Book review: ‘To Lay To Rest Our Ghosts’ | VailDaily.com

Book review: ‘To Lay To Rest Our Ghosts’

Karina Wetherbee
Special to the Daily

Short stories have always had a unique way of captivating readers in a manner that longer fictional works often cannot, but it is a genre that requires skill and finesse on the part of the writer.

A recently released collection of stories achieves that special balance, pulling the reader in with an overarching universal theme that is then contemplated and examined in the 10 individual tales.

In "To Lay To Rest Our Ghosts," Caitlin Hamilton Summie creates a beautiful literary embodiment of moments in time, lending an evocative voice to the dissemination of shared experiences within the human condition.

Those Who Came Before

The title of the book gives some indication of the thread of commonality that runs throughout the stories, which touch on family histories, collective memories, and the value of tangible memorabilia permeating our lives.

Summie draws from that singular drive within all humans to look back toward those who came before, thus fueling our desire to keep our ancestors close by remembering their stories. Deeply held friendships, awkward childhood allegiances, the expectations of a well-meaning parent versus the dreams of a child are simply some of the subject matter that she tackles in her carefully crafted stories that ultimately revolve around family bonds and the rich and often tempestuous places inhabited within any familial structure.

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Her compelling writing reminds us of the power of a well-delivered narrative, and the role of storytelling in preserving the past. In the highly diverse stories that make up "To Lay To Rest Our Ghosts," there are all varieties of crippling betrayals and conciliatory harmonic convergences, and throughout, Summie weaves in reflections on some of the many universal principles with which all humans grapple.

Life's Questions

When the balancing force in a dysfunctional family is lost, what happens to those who are left behind? Who gets to choose what is the right way to say goodbye to a lost loved one? Does grief need to be public to be acknowledged? What sin is so great that it erases all mention of a person from his or her family history? Who owns a written history — the person who lived it or the person who wrote it?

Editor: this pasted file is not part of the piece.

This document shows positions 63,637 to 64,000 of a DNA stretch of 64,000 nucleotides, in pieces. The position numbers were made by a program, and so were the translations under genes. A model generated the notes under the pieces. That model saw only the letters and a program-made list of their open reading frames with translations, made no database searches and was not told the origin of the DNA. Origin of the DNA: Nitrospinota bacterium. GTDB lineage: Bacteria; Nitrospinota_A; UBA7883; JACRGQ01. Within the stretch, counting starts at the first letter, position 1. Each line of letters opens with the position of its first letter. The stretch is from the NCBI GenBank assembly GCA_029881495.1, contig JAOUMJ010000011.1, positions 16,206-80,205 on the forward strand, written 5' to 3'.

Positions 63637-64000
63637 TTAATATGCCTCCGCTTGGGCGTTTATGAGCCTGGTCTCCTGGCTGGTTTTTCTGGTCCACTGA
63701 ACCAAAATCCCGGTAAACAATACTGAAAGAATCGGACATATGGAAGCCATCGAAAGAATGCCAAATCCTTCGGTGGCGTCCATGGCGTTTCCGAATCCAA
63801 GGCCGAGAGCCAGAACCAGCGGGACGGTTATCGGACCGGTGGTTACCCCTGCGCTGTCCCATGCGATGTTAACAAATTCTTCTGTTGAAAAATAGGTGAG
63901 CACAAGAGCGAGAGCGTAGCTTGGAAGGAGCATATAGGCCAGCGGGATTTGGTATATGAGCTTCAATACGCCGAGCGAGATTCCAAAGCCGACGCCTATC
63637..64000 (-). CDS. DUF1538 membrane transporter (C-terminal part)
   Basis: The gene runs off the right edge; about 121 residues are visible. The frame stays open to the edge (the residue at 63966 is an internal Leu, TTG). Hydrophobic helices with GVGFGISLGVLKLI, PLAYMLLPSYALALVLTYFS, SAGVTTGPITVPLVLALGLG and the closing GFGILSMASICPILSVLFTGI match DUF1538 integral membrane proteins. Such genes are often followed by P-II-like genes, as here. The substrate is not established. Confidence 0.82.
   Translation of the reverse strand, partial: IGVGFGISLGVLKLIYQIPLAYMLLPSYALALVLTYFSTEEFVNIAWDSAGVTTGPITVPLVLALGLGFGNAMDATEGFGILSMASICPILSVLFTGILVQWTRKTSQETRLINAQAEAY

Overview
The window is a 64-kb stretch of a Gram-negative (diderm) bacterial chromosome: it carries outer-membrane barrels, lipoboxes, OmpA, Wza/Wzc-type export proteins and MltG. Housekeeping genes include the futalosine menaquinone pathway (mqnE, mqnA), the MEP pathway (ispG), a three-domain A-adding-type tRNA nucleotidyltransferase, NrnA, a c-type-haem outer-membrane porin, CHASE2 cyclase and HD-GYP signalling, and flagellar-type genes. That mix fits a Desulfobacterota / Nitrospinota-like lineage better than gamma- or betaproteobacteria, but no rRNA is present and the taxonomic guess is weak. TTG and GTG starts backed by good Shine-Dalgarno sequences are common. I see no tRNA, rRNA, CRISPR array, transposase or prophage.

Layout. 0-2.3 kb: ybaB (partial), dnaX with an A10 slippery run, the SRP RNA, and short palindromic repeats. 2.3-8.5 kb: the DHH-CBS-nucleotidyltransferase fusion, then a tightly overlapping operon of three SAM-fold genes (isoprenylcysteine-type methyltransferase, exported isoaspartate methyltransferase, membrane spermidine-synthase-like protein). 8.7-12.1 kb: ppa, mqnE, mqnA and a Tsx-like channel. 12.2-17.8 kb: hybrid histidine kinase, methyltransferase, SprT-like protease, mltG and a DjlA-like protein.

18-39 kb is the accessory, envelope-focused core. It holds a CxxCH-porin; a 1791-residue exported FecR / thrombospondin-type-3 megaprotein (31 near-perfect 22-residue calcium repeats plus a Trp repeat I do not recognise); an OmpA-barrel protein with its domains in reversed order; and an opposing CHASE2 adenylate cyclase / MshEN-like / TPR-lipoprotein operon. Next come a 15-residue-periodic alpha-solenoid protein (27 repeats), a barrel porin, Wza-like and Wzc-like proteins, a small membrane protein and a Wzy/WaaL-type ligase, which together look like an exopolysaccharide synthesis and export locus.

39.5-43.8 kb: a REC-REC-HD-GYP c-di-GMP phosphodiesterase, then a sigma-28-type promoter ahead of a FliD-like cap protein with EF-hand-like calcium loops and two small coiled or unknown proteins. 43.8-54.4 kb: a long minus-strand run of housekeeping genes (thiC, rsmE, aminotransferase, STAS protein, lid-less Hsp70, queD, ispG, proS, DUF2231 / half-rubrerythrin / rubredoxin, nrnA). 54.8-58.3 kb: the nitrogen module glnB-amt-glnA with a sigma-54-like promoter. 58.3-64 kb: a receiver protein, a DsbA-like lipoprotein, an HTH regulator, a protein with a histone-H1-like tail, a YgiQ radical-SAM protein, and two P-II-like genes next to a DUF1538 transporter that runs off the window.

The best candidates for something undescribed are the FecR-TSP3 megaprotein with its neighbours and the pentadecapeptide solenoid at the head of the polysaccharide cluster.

Summie examines these topics and many more in the literary vignettes that are akin to the distinctive movements that comprise a larger musical composition.

The first story, "Tags," takes place in middle America during World War II, where the women wait for their men to come home, and their children turn the distant war into a template for their games. The shadow of the war seeps into their lives, becoming more real to them than the fathers who had gone away to fight it.

"Growing Up Cold" pulls the reader into a Minnesota winter, where the frigid cold looms like a living being, and a funeral becomes the backdrop for an uneasy truce between the family's men.

"Points of Exchange" dives into the infamous anonymity of New York City, a throbbing and thrilling beast of humanity that can pull unwary inhabitants under. It is a place where people go to live a life on the crest of a wave, where each dweller is hoping to ride that wave as long as possible before it breaks apart on the shore.

"Brothers" examines what it means to be independent against the impossible reality of a life within a broken body. Family rivalries and the inexplicable bond of brothers makes this a deeply poignant story.

"Patchwork" looks at the nature of family heirlooms and the stories and secrets they carry, and ponders the inevitable hidden corners within even the most staid family units. It touches on the universal nature wherein each generation is destined to not comprehend the machinations and motivations of the next.

"Geographies of the Heart" focuses on the grand cycles of life, the yin and yang of death and birth—while one generation is slipping away, thin as a thread into the ether, the other is billowing into busy fullness, and the pinch-point where the two connect vibrates with expectancy and meaning.

"Motherly" is a contemplative reflection of a mother's own journey through life, and how it is reflected in her daughter's life unfolding behind her.

In "Fish Eyes in Moonlight" there is the promise of new life, and the considerations of a life well-lived, even as it slips into oblivion, becoming little more than an afterthought to others.

"Taking Root" is the perfect resolution to the thematic material throughout Summie's book. She pulls her literary lens back, focusing on the communal strength of a neighborhood. Like weeds clustering together, humans have a better chance at surviving if they work together.

Ultimately, Summie's stories emphasize this shared humanity, and there is something accessible, recognizable and timely for everyone.